Going to concerts, sporting events, and other loud gatherings are distant memories. Although you might miss the camaraderie and connection, you probably don’t miss the abuse on your ears.
You know, the ringing that makes it hard to fall asleep for the next day or two. But while the cause of ear ringing, or muted sounds, is sometimes identifiable, other times it is not.
Tinnitus is the term used to describe the perception of sound without an external stimulus. It can be short-lived and the symptom of an acute cause or it may be symptomatic of something more severe. It can be mild and intermittent or debilitating and lasting.
Ringing is also not the only sound tinnitus can hit you with. Other potential sounds include:
- Chirping crickets
The American Tinnitus Association (ATA) suggests that more than 50 million Americans experience it in some form, while about 20 million experience it regularly. And according to experts, it could be a symptom of 200 potential disorders.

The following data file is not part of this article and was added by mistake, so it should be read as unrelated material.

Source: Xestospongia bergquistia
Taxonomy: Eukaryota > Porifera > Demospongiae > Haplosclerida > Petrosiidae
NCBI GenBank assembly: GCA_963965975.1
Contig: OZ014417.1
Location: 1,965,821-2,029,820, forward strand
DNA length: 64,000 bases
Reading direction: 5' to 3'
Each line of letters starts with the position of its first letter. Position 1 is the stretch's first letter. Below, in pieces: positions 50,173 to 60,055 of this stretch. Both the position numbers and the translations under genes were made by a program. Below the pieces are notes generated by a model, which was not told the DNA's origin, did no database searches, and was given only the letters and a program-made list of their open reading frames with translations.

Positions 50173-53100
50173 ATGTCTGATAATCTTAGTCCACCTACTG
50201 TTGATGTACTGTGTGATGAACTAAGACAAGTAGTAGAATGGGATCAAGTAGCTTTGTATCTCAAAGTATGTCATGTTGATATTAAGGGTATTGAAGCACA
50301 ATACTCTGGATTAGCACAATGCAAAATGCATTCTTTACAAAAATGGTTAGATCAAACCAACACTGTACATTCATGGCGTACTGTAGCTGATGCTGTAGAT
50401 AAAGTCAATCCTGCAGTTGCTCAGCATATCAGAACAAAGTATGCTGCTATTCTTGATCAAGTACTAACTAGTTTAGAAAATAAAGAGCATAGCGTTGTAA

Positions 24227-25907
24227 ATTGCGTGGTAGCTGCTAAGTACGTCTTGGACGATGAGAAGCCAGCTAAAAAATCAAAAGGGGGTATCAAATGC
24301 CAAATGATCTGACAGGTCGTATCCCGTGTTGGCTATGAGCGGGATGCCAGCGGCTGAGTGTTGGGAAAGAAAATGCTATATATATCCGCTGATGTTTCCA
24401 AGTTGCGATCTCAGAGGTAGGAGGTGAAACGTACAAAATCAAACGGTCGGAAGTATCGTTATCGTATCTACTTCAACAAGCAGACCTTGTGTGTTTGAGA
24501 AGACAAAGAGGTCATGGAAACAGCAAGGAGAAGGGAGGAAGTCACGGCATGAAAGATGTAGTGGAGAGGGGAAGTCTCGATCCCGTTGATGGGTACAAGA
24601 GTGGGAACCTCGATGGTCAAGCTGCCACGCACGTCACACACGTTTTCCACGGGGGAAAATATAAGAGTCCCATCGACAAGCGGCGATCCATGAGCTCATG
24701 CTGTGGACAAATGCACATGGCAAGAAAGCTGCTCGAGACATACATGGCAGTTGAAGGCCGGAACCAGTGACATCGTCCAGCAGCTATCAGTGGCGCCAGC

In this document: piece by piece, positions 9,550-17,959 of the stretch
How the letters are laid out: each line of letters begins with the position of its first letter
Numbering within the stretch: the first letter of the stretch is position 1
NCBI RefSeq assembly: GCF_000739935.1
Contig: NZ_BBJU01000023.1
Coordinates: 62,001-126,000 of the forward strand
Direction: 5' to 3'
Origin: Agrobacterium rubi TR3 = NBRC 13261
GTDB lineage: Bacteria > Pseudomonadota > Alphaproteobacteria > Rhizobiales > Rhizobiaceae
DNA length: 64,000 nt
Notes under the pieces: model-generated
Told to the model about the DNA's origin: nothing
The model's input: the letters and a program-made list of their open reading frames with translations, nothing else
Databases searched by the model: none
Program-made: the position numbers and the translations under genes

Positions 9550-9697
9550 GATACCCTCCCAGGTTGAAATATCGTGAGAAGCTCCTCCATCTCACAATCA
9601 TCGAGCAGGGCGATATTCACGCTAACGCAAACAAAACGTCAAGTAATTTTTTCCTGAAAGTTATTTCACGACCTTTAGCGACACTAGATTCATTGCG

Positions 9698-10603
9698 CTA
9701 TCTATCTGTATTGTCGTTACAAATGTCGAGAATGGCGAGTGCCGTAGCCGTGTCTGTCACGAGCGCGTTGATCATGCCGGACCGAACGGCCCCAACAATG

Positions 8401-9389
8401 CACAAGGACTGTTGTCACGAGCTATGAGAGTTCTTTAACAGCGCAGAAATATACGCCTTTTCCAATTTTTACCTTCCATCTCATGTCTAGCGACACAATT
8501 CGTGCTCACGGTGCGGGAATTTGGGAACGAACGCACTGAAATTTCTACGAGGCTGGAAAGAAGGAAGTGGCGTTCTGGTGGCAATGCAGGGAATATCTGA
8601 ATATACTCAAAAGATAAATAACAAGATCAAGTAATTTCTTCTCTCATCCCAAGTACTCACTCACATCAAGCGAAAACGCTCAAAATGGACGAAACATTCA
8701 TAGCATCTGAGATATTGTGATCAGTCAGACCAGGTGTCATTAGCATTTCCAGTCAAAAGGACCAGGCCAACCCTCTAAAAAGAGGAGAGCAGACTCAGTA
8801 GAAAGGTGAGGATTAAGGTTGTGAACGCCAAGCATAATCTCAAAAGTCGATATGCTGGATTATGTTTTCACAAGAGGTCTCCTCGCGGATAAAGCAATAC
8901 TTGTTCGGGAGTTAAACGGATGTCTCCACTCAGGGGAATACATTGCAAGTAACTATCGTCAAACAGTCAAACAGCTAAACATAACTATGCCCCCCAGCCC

Identifying the cause of your tinnitus, and treating it, is reliant on discovering its source and treating the underlying condition. It might not always eliminate the sounds, but it could help manage them.
One cause of tinnitus is out of control blood sugar. When you have diabetes and glucose metabolism is impaired, tinnitus may indicate glucose is not being adequately supplied to the ear (among other places). In this case, treating diabetes and blood sugar is the plan.
Tinnitus can also occur if you are regularly exposed to noise, are congested, have plugged ears, or are on certain medications. Generally, these causes are relatively easy to treat. Others, like inner ear disease or permanent hearing damage, may require further intervention.
To protect your ears, the best strategies are to listen to music and television at a moderate level. Use earplugs in noisy atmospheres (when you’re allowed back to them) or operating loud equipment and do your best to eat a nutrient-dense diet, rich in antioxidants.